Search the Contest

Entries by Category
Entries by Sea
Entries by Country
or enter search text

forum forum Stats Portfolios Annual Medal Winners slide show Annual Medal Winners spam voting policy photo contest RSS feed rules

Weekly Hotshot

Week 48 winner

weekly hotshot click to zoom

by Regie Casia

Red carpet

Monthly Winners

October Winner

monthly hotshot click to zoom

by Penn De Los Santos


Last Month's HotShots...


Hotshot stats...
Glenn Carballo (2nd place)
Jeffrey Lim (3rd place)
Upload a Photo

Our UW photo contest is the longest running and most prestigious online. If you want to make a name for yourself this is THE place to do it. See some famous publications about winning photos.

How the Contest Works?

Underwater Photo Contest Entries By Kerri Keet

59 Entries Found: Page 1  of  3
Early morning dive on the Carnatic with a turtle about to munch on soft coral for breakfast
Dislocated jut jaw. the fish seems to be doing fine though
A common Cape Town fish found often in rock pools and shallow waters, affectionately known as a "klipvis", which is Afrikaans for "stonefish". They are extroverted fish that like to inspect you closely and their reflections in your port.
An unheard of visitor to our cold Cape waters - the pineapple fish. Initially I thought this was an April fool's joke and just had to go and have a look for myself. I was definitely rewarded!
Klipvis all up in my face
Sevengill Cowshark - a prehistoric shark that we are lucky enough to dive with here in Cape Town. They can be elusive sometimes so still need to get a pic with my DSLR,but here's a great one from my compact.
Toilet time! A toilet on the wreck of the SAS Pietermaritzburg in False Bay, Cape Town
Its interesting how some anemones fluoresce under UV light and some don't. this one is one of the brightest that I have seen so far, quite an amazing site!
In my study of underwater fluorescence in temperate waters, I can now add the hagfish to my list. Hagfish are ancient jawless fishes which secrete slime that may act to deter predators.
Definitely not the usual place to see sharks - sleeping in a tree!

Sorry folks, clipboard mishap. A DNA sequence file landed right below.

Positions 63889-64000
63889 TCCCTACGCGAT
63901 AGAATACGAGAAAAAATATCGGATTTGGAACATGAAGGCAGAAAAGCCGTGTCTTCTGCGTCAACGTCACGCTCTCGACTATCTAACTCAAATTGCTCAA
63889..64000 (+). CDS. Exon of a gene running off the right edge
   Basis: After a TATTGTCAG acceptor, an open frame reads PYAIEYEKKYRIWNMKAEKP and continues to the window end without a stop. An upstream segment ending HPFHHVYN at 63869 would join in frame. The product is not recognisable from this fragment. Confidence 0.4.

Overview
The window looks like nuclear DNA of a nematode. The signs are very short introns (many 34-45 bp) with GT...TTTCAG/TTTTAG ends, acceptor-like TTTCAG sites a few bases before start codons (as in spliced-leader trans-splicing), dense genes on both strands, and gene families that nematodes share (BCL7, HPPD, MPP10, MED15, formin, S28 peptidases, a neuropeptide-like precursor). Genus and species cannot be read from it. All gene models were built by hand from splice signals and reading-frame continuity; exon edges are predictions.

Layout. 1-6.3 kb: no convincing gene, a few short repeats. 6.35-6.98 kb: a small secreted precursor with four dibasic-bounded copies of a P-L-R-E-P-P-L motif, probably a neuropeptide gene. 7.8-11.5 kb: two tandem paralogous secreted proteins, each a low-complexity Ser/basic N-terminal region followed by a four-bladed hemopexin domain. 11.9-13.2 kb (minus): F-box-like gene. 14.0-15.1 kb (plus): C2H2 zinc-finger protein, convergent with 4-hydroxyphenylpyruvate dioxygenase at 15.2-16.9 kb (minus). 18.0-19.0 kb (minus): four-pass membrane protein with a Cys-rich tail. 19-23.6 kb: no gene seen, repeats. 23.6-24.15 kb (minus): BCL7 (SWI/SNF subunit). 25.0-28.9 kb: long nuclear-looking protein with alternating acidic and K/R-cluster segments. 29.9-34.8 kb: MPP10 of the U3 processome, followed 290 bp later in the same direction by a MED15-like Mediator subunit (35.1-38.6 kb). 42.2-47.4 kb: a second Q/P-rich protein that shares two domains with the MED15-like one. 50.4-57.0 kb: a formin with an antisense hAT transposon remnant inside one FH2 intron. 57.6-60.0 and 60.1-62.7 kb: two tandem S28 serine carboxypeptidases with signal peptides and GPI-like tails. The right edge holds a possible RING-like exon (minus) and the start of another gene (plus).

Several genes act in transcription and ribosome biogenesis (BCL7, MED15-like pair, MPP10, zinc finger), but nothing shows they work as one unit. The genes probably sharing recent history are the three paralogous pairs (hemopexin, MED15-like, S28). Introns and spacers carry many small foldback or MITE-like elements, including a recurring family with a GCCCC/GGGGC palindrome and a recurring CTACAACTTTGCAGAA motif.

Compass jellyfish which had drifted into a False Bay marina via the cold currents of the Atlantic Ocean
Unfortunately holidays have to come to an end, so its back to work for us! Here's an image of a crowned nudibranch who stands proud and isn't intimidated by the immenseness of his surroundings
Beautiful gorgonian fan which is usually found at depth, but they grow just under the surface under the jetty as it is out of direct sunlight. It's neighbours are fan worms of varying colours.
Another practise of the close focus wide angle with my new fisheye lens, bit of a shot on the run as we were participating in a survey of the biodiversity in the yacht basin
Working on my close focus wide angle shots with my new fisheye lens. The anemone under the jetty made for a good practise shot
I took some sunset shots from the water but the visibility wasn't great... as I got out, I noticed that the tide had dropped low enough for me to hop into a rock pool and get some interesting sundown shots!
Close encounter with an Oceanic Blacktip Shark at Aliwal Shoal, South Africa
Oceanic Blacktip Shark admiring his reflection in my dome
A perfect picture highlighting the benign nature of sharks. The diver wasn't even aware that he wasn't the center of attraction in the shot, until the shark swam in between us.
Beautifully fluorescent anemone
Shy sharks glow green under fluorescent photography lighting. It was really great to watch these green sharks swimming around on the sandy bottom.
Sea swallows are pelagic nudibranchs which feed on blue bottles out in the open ocean. They are therefore rarely spotted along the coast so I am a very lucky photographer indeed! Occasionally strong winds can blow them shore wards with blue bottles.
Celebrating Jellyfish Day with this photo taken in Simon's Town, Cape Town earlier this year.
Sea Slug Day celebrated with a yellow gasflame nudibranch
I celebrated Sea Slug Day on Saturday by shooting macro for a change. We have LOADS of nudibranchs in Cape Town, all different shapes, colours and sizes. Here is an example of a gasflame nudibranch, named as its cerata resemble flames of gas light
Schooling fish surrounding us on a dusk dive in Cape Town
All divers who have done a night dive in Cape Town will be familiar with the swarms of beaked sandfish, which hide in the sand during the day, but as soon as its full dark, they come out to feed by the hundreds. W
59 Entries Found: Page 1  of  3